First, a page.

16 AUGUST 1930, Page 21

Just at this moment the British public takes a specially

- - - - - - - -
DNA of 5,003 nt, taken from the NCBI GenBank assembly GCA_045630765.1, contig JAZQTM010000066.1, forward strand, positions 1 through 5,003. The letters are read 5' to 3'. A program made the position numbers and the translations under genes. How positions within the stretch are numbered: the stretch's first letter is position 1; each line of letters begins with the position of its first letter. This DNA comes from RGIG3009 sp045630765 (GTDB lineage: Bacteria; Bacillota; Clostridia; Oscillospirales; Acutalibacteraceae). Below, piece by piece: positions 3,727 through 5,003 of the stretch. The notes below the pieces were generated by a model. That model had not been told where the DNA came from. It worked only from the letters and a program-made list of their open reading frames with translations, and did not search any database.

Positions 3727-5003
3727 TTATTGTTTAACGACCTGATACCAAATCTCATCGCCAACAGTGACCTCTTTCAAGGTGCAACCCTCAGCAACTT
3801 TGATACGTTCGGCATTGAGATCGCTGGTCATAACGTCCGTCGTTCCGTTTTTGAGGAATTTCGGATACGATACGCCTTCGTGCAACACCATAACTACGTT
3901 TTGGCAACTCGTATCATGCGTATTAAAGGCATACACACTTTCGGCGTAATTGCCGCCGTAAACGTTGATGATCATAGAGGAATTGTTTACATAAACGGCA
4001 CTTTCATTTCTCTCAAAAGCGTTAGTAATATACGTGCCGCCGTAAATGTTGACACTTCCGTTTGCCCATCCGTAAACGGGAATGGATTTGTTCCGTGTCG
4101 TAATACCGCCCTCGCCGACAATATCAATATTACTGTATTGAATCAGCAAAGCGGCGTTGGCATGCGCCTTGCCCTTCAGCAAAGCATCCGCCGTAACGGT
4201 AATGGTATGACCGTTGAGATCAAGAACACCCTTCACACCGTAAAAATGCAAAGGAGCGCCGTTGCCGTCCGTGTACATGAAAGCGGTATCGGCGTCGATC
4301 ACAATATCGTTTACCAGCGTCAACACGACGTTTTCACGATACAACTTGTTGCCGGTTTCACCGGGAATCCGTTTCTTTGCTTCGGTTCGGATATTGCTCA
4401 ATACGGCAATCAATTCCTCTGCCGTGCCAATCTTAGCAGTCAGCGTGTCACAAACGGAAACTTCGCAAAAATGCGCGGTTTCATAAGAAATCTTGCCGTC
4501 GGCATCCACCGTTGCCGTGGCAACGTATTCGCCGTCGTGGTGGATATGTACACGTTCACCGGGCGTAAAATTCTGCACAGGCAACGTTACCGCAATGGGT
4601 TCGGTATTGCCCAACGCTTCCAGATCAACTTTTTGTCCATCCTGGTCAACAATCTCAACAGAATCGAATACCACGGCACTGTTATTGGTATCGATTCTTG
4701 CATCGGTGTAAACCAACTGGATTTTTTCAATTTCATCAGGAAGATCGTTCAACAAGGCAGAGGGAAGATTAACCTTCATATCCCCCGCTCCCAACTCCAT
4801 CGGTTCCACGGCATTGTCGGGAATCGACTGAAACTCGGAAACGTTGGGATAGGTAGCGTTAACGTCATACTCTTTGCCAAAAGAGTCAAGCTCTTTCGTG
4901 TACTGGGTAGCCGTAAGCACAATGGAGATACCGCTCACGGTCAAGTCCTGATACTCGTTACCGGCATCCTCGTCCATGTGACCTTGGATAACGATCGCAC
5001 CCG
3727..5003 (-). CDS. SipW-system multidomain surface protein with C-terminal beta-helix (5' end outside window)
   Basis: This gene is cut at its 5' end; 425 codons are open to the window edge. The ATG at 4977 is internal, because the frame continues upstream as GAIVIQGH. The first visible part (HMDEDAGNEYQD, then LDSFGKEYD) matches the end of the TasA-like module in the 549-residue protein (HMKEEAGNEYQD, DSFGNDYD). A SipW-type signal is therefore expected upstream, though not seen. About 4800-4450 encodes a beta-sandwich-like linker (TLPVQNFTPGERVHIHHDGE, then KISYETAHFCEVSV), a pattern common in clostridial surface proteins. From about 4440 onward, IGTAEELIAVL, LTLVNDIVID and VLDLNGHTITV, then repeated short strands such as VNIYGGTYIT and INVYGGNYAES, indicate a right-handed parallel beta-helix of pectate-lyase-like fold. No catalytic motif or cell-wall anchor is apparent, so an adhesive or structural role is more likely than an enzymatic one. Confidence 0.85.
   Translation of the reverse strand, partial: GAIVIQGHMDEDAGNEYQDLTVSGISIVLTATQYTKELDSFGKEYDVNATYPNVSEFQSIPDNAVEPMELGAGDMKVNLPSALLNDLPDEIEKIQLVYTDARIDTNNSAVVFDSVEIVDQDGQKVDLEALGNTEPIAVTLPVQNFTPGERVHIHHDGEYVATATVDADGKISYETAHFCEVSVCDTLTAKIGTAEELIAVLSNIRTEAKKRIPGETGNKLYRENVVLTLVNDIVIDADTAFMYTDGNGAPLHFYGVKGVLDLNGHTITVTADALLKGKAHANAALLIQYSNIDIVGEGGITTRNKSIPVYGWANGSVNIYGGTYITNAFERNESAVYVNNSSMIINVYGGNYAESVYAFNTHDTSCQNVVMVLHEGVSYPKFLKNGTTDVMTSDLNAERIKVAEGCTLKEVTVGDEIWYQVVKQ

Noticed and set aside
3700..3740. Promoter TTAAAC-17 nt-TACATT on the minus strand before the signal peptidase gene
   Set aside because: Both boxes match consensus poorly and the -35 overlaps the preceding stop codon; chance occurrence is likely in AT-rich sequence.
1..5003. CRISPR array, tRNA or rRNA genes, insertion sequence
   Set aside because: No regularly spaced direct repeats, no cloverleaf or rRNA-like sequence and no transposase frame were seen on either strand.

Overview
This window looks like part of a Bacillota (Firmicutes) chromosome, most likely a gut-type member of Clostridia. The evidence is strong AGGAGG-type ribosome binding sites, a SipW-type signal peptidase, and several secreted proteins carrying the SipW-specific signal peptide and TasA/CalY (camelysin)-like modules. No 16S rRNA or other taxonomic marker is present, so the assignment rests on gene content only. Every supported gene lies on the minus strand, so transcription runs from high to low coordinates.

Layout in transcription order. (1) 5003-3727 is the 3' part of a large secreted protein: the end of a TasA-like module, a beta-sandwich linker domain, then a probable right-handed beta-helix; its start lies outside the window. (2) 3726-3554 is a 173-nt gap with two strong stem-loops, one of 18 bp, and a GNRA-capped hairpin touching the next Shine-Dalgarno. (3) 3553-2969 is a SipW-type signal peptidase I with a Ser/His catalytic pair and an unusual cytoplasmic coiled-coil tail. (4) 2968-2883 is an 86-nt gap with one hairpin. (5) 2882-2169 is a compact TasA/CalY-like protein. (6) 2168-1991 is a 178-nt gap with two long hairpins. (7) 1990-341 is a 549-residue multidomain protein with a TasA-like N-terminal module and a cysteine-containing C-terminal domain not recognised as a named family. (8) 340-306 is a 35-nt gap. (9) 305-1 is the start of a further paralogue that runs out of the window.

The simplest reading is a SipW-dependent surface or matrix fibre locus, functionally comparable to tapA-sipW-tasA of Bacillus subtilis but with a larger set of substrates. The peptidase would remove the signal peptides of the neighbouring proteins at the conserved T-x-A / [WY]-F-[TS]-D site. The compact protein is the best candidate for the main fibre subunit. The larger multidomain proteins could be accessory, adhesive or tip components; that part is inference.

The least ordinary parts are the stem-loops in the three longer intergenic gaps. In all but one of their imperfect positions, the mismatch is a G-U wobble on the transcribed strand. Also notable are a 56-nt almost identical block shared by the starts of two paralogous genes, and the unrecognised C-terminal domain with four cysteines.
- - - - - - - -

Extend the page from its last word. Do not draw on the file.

keen pleasure in knowing what foreigners think of it. The feeling denotes a certain self-consciousness, but if we do not insist upon flattery it is not an unhealthy feeling. Dr. Knut Hagberg has already persuaded many readers in this country to listen to his criticism, and those who have enjoyed his former ♦plume, Kings, Churchills and Statesmen, will not be disappointed in Personalities and Powers (The Bodley Head, 12s. 6d.). Dr. Hagberg knows a great deal about us. One has only to read his delightful essay upon Lord Melbourne to see that he sees the fascination of Melbourne's mysterious, yet wholly English, character. " He was a broken lima. Life had crushed him. This, wonderful as it seems, was his strength, for his unconcerned idler's philosophy was consistent with cool objective observation. His peculiar combination of sentiment and cynicism was a sound basis for an under- standing of mankind." The essays on Parnell and on Rhodes are both very well worth reading. So indeed are all the papers, whether we regard them as portraits or as fancy pictures of men in English costume.

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